I would like to include postscript output from Mathematica into
TeX files, using the \special command in TeX. Has anyone had
any luck with this?
--
jeremy at math.lsa.umich.edu
Jeremy Teitelbaum
Math Dept.
U. of Michigan
Ann Arbor, MI 48109
(*----------------------------------------------------------------------*)
From: jesperse at amelia.nas.nasa.gov (Dennis C. Jespersen)
Subject: Mathematica question
Summary: NIntegrate of function defined with Which fails?
Date: 30 Dec 89 00:02:27 GMT
Newsgroups: sci.math.symbolic
This is Mathematica NeXT Release 1.0, Kernel version 1.2, Front end
version 1.2, on a NeXT.
With psi[x_] := Which[0<x && x<=1, 1, True, 0]
I find Plot[psi[x], {x,-1,2}] works fine, but
NIntegrate[psi[x], {x,-1,2}] returns 0;
NIntegrate[psi[x], {x,0,1}] also returns 0.
With PSI[x_] := Which[x<0,0,x>1,0,True,1] both Plot and NIntegrate
are OK.
With phooey[x_] := Which[x<0,0,x<1,x^2,x<2,-2*x^2+6*x-3,x<3,(3-x)^2,x>3,0],
Plot[phooey[x[], {x,0,3}] is OK but
NIntegrate[phooey[x], {x,0,3}] gives
Integrand Null is not numerical at {2.94043}.
So how should one go about defining a function in piecewise form so that
NIntegrate can be successful?
Dennis Jespersen
MS 202A-1
NASA Ames Research Center
Moffett Field, CA 94035
(415)694-6742
jesperse at wk18.nas.nasa.gov
jesperse at amelia.nas.nasa.gov
(*----------------------------------------------------------------------*)
From: moler at simplicity.Stanford.EDU (Cleve Moler)
Subject: Re: Mathematica question
Date: 30 Dec 89 05:43:30 GMT
Newsgroups: sci.math.symbolic
Dennis Jespersen asks about Mathematica:
> So how should one go about defining a function in piecewise form so that
> NIntegrate can be successful?
One of his examples is:
> phooey[x_] := Which[x<0,0,x<1,x^2,x<2,-2*x^2+6*x-3,x<3,(3-x)^2,x>3,0],
The numerical integrators in MATLAB, "quad" and "quad8", can integrate
this function reliably, but their behavior is interesting. Consider
integration over the interval [-s, 3+s] for some s >= 0. This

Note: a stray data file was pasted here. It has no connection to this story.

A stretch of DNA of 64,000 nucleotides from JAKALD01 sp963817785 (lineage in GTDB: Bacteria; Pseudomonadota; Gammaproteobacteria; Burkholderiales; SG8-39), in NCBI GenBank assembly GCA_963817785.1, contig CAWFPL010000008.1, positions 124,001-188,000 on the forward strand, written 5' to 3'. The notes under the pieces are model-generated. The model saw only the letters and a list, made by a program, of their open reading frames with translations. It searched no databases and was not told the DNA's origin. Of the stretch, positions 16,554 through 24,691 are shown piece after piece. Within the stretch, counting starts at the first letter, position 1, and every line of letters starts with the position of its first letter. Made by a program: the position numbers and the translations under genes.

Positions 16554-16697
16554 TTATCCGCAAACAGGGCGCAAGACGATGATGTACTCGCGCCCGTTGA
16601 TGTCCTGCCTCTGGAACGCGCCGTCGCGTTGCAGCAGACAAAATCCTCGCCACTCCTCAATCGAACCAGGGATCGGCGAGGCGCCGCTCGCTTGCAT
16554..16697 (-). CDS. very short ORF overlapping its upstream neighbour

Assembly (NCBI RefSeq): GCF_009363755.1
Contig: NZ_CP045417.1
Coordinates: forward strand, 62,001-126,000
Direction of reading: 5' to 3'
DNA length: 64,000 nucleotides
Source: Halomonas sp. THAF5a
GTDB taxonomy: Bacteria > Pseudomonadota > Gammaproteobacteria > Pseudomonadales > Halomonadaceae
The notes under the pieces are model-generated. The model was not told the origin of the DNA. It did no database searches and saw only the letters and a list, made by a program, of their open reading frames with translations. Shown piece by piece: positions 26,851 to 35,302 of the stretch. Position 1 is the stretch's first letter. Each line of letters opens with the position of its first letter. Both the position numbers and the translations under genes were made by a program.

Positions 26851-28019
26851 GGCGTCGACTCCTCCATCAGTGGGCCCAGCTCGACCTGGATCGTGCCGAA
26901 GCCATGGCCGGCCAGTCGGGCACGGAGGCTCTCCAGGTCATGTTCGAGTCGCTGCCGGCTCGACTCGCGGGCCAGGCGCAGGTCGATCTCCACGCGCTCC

contains the support interval [0, 3] and so the result should be the
same for all s . MATLAB does get the right answer (2.0) for any s,
but the amount of work it does can vary considerably. The two
integrators use adaptive methods based on Simpson's rule and the
8-panel Newton rule. They begin by dividing the interval
into subintervals. If the subdivision points happen to fall at
the break points of Jespersen's piecewise quadratic example,
the rules get the exact answer immediately and terminate quickly.
This happens, for example, with s = 0.5. But for "most" values
of s, the break points fall within the subintervals, the
discontinuities in the second derivative are "felt" and many
levels of recursion and subdivision are required to get a
specified accuracy.
By the way, I expressed the function in a manner that allows
it to be evaluated at many points in a vector x :
function y = phi(x)
y = (x.^2) .* (0<x) .* (x<=1) + ...
(-2*x.^2+6*x-3) .* (1<x) .* (x<=2) + ...
(3-x).^2 .* (2<x) .* (x<=3);
The .* and .^ are MATLAB's notation for element-by-element operations
on vectors. Although this is still a little cryptic, I find it
easier to read than the Which notation.
-- Cleve Moler
The MathWorks
moler at mathworks.com
or, na.moler at na-net.stanford.edu
(*----------------------------------------------------------------------*)
From: rivin at Gang-of-Four.Stanford.EDU (Igor Rivin)
Subject: Re: Mathematica question
Date: 30 Dec 89 19:09:58 GMT
Newsgroups: sci.math.symbolic
In article <4365 at amelia.nas.nasa.gov> jesperse at amelia.nas.nasa.gov (Dennis C. Jespersen) writes:
>This is Mathematica NeXT Release 1.0, Kernel version 1.2, Front end
>version 1.2, on a NeXT.
>
>With psi[x_] := Which[0<x && x<=1, 1, True, 0]
>
>I find Plot[psi[x], {x,-1,2}] works fine, but
>
>NIntegrate[psi[x], {x,-1,2}] returns 0;
>
>NIntegrate[psi[x], {x,0,1}] also returns 0.
>
>With PSI[x_] := Which[x<0,0,x>1,0,True,1] both Plot and NIntegrate
>are OK.
>
>With phooey[x_] := Which[x<0,0,x<1,x^2,x<2,-2*x^2+6*x-3,x<3,(3-x)^2,x>3,0],
>Plot[phooey[x[], {x,0,3}] is OK but
>NIntegrate[phooey[x], {x,0,3}] gives
> Integrand Null is not numerical at {2.94043}.
>
>So how should one go about defining a function in piecewise form so that
>NIntegrate can be successful?
>
>Dennis Jespersen
>MS 202A-1
>NASA Ames Research Center
>Moffett Field, CA 94035
>(415)694-6742
>jesperse at wk18.nas.nasa.gov
>jesperse at amelia.nas.nasa.gov
Here is a reply courtesy of Jerry Keiper (the designer of NIntegrate):
The reason
phooey[x_] := Which[x<0,0,x<1,x^2,x<2,-2*x^2+6*x-3,x<3,(3-x)^2,x>3,0]